backgroundColor: 'black'
      })),

state closed

state('closed', style({
        height: '100px',
        opacity: 0.5,
        backgroundColor: 'white'
      })),

As this is quite "static" we want to add some dynamics to it. This is where transitions come into play:

  • transition from state open to state closed
transition('open => closed', [
        animate('1s')
      ]),
  • transition from state closed to state opened
transition('closed => open', [
        animate('0.5s')
      ]),

As you can see we simply name the transitions and define the duration of the animation as the only thing executed during the transition.

Let's see how we can reference the animation in the template

animations.component.html

<div [@openClose]="isOpen ? 'open' : 'closed'" class="open-close-container">
    <p>The box is now {{ isOpen ? 'Open' : 'Closed' }}!</p>
</div>

<button mat-raised-button (click)="toggle()">Toggle</button>

In the template we define a <div> - element that references the trigger defined previously in the animation part.

Below the <div> - element we added a simple button to trigger the animation by click.

To connect the template with the component we simply need to add the toggle function to our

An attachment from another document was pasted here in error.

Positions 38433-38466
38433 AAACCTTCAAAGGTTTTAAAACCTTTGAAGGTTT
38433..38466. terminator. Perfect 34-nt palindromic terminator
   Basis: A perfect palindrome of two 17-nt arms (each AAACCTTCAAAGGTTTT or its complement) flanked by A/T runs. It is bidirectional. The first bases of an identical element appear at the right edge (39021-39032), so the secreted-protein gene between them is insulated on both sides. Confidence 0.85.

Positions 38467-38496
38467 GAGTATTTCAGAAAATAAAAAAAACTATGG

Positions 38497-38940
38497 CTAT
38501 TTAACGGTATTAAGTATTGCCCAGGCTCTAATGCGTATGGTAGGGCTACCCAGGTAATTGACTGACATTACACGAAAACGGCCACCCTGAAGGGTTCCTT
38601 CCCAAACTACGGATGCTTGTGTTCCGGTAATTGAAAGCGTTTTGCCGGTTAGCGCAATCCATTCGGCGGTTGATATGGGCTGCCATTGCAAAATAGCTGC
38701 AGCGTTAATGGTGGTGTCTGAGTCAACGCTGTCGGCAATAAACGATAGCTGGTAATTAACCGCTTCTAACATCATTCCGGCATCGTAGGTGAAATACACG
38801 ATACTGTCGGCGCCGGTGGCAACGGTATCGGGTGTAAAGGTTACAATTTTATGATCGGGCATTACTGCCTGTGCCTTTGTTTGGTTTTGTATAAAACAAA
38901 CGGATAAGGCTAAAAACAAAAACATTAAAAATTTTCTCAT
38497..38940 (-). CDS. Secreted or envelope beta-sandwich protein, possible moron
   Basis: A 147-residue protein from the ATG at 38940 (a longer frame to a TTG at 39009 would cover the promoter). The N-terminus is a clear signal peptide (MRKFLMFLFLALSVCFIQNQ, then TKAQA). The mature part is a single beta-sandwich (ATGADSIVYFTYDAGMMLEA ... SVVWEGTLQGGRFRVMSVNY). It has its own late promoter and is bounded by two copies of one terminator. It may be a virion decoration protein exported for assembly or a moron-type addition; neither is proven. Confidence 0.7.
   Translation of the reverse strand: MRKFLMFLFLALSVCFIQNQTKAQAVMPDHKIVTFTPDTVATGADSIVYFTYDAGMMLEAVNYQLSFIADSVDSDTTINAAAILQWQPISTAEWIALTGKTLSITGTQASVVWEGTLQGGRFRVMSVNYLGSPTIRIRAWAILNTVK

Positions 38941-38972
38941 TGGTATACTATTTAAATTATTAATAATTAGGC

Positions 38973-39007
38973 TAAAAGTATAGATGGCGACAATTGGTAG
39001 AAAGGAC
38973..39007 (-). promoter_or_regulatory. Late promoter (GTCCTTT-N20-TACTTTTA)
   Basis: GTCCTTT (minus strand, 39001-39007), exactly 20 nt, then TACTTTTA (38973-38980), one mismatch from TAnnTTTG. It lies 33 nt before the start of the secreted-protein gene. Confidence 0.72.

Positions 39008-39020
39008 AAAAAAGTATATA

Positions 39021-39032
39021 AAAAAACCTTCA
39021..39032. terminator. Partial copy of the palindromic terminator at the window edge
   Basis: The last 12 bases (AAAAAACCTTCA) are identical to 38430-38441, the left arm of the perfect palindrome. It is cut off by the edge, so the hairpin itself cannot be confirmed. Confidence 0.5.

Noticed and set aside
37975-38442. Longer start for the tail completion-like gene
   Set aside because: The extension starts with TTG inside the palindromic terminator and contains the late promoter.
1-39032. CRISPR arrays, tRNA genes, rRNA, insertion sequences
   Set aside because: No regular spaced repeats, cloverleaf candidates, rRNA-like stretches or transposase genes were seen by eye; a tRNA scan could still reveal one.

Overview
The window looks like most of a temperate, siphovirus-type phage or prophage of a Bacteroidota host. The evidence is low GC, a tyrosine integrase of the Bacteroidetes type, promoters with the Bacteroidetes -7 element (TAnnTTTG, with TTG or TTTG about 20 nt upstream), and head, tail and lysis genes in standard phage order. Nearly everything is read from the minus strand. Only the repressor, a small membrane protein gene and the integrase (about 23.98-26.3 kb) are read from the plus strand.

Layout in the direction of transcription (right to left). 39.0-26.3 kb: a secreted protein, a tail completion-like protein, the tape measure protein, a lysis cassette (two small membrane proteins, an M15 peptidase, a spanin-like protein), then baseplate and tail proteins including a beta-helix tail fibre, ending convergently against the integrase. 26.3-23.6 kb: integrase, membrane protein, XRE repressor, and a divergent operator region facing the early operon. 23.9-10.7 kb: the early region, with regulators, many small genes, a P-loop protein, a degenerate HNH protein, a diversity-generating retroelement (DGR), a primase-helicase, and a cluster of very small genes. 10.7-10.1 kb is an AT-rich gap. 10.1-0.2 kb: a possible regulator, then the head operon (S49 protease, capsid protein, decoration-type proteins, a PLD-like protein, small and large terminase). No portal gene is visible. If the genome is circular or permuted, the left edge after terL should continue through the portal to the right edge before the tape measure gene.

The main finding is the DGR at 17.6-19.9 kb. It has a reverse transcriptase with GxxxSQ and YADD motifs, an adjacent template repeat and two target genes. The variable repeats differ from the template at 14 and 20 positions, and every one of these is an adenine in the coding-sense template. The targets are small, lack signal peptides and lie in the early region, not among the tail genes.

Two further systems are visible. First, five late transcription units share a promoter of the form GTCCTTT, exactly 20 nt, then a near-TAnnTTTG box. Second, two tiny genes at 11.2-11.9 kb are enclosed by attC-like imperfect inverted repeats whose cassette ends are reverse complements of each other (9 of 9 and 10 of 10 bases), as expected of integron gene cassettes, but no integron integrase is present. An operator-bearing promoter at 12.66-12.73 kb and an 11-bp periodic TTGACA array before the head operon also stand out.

animation.component.ts:

import { Component, OnInit } from '@angular/core';
import {
  trigger,
  state,
  style,
  animate,
  transition,
  // ...
} from '@angular/animations';

@Component({
  selector: 'app-animations',
  animations: [
    trigger('openClose', [
      // ...
      state('open', style({
        height: '300px',
        opacity: 1,
        backgroundColor: 'black'
      })),
      state('closed', style({
        height: '100px',
        opacity: 0.5,
        backgroundColor: 'white'
      })),
      transition('open => closed', [
        animate('1s')
      ]),
      transition('closed => open', [
        animate('0.5s')
      ]),
    ]),
  ],
  templateUrl: './animations.component.html',
  styleUrls: ['./animations.component.scss']
})
export class AnimationsComponent implements OnInit {

  isOpen = true;

  toggle() {
    this.isOpen = !this.isOpen;
  }

  constructor() { }

  ngOnInit(): void {
  }

}

Finally add some styling to make the whole example look a little better:

:host {
    display: block;
}

.open-close-container {
    border: 1px solid #dddddd;
    margin-top: 1em;
    padding: 20px 20px 0px 20px;
    color: #4cf4b3;
    font-weight: bold;
    font-size: 20px;
}

And that's it! Head over to http://localhost:4200/animations and click to Toggle button to kick off the smooth animations.

If you experience any troubles do not hesitate to drop us a line on Twitter or Facebook

Thanks for reading and happy animating!